As the years went on, numerology faded and collaboration became the focus. The list of the musicians Lehrhoff has jammed with is so long and extensive that it could connect the whole of New York's underground music scene to a single degree. The event moved between a number of DIY venues: The now-shuttered East Williamsburg space Shea Stadium served as its home for years, as did the Bushwick outpost Silent Barn, another now-closed space which began its life in the Ridgewood building that now houses the music venue Trans Pecos.
The show has charted the comings and goings of alternative spaces in Brooklyn, where there's currently a surplus of clubs and licensed venues but a slight dearth of the kind of DIY venues that at one point defined subterranean music in the city. Throughout it all, Smhoakstock accrued a sort of legend within the scene it arose from. "It definitely started as a masochistic action—I'm going to jam for this long, why don't you guys join me so I don't die," Lehrhoff said. "And it accidentally became a community thing."
COVID-19 forced the show, which has been livestreamed since year two, fully online. "I hated it at first because no one could hang out, so all the social part of it and all the jamming part of it were out," Lehrhoff said. But the artist told me he was able to ultimately enjoy the virtual marathon on his own terms. "It became," he said, "What if one guy ran MTV and cut out the businessmen?"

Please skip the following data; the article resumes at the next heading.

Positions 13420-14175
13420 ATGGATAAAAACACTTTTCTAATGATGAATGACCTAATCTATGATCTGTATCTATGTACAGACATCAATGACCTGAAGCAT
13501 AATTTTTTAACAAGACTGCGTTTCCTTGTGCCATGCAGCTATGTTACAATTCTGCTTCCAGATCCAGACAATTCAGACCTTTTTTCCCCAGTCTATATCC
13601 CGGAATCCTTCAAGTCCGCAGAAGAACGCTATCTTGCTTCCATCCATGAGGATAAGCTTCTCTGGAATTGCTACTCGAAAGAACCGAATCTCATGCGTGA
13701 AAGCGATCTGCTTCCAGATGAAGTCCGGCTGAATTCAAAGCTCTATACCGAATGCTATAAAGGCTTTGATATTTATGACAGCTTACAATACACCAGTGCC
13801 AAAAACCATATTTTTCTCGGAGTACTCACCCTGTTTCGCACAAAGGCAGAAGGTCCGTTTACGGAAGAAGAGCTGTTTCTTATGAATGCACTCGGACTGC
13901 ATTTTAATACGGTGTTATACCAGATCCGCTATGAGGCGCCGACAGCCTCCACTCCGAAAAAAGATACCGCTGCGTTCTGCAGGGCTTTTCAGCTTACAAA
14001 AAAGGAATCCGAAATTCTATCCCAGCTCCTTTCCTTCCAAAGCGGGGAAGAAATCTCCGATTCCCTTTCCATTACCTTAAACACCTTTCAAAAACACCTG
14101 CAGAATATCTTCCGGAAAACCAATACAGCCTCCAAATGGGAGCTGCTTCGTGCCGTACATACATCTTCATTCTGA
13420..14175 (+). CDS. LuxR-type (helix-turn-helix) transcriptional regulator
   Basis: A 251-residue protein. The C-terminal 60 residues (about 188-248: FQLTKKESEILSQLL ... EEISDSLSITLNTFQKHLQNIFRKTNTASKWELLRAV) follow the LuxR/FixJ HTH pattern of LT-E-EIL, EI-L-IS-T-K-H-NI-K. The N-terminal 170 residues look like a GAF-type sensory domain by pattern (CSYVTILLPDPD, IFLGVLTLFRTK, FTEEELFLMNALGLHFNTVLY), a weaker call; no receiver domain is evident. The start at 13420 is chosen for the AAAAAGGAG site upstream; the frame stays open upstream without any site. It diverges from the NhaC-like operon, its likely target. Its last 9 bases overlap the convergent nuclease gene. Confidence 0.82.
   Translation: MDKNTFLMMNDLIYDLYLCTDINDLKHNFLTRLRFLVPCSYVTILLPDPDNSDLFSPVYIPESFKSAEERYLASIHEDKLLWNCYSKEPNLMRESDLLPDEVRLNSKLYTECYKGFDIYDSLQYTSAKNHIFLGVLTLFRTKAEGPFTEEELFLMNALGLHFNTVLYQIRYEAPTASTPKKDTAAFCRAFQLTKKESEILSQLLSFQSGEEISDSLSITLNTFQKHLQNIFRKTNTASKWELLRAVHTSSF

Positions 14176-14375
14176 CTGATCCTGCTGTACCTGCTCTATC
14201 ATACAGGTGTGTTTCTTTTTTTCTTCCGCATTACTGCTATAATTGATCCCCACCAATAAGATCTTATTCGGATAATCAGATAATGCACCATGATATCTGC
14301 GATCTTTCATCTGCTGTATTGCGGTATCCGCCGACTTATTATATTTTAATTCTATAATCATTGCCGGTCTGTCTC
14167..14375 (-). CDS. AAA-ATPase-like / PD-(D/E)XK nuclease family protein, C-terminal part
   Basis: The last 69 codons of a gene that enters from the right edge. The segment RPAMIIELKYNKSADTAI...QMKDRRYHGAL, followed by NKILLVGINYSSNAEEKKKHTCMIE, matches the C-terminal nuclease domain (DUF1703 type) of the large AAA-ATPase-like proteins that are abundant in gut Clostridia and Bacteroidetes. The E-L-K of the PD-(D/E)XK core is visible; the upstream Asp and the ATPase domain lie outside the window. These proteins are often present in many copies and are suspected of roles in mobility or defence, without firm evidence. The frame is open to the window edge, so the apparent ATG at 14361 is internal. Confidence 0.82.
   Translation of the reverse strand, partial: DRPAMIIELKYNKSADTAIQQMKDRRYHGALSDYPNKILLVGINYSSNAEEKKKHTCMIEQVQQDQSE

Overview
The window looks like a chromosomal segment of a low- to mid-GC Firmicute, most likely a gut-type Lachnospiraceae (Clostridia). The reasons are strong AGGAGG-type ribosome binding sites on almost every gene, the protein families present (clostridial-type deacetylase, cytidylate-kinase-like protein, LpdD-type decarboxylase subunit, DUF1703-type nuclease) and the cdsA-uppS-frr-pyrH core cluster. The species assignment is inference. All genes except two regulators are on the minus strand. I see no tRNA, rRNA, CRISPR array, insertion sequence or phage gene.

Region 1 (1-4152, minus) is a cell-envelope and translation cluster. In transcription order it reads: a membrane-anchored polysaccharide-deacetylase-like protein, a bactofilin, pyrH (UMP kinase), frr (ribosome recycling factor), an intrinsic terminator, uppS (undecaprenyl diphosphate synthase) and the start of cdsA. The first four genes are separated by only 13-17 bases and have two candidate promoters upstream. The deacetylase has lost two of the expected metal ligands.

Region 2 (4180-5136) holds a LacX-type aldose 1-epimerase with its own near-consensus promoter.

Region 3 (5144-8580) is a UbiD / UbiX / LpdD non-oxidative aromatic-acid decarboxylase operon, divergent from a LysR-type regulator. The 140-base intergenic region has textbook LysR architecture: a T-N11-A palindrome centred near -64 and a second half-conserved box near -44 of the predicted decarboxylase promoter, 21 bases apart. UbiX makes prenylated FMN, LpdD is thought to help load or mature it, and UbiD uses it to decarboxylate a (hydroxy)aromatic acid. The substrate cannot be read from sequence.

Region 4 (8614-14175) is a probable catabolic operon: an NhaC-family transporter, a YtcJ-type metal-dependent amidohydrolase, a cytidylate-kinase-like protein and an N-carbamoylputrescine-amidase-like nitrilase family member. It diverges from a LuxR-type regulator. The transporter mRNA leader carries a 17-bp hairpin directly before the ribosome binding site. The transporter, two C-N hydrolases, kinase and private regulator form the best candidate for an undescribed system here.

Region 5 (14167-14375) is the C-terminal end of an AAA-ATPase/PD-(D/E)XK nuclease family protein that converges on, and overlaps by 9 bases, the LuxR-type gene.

For Smhoakstock's grand finale this year, Lehrhoff threw in everything but the kitchen sink. In totality, the program ended up being 12 days long. The first nine, from December 1 to 9, were filled with pre-taped content and broadcast online for 12 hours a day. They featured everyone from the performer Abbie From Mars, who is in her early twenties, to Brian Chase from the Yeah Yeah Yeahs, who instructed viewers on how to play drum parts to classic Guns N' Roses songs. On the day following the durational jam, there would be one more block of streaming and then a more formal concert.
When I arrived early Saturday for the first day of the jam, the venue was mostly empty, save for performers, staff, and perhaps one or two audience members. There were murals on the wall and errant graffiti tags. The smell of stale alcohol mixed with corner store nag champa. The building is set to get knocked down this summer.
At the DJ booth that would serve as Lehrhoff's command center for the next 36 hours, there was a microphone on a swivel stand—the type you might see at a radio station—a large Mac computer monitor, and a collection of electronic gear. Performers moved in and out of the action on the stage; Lehrhoff was the one constant.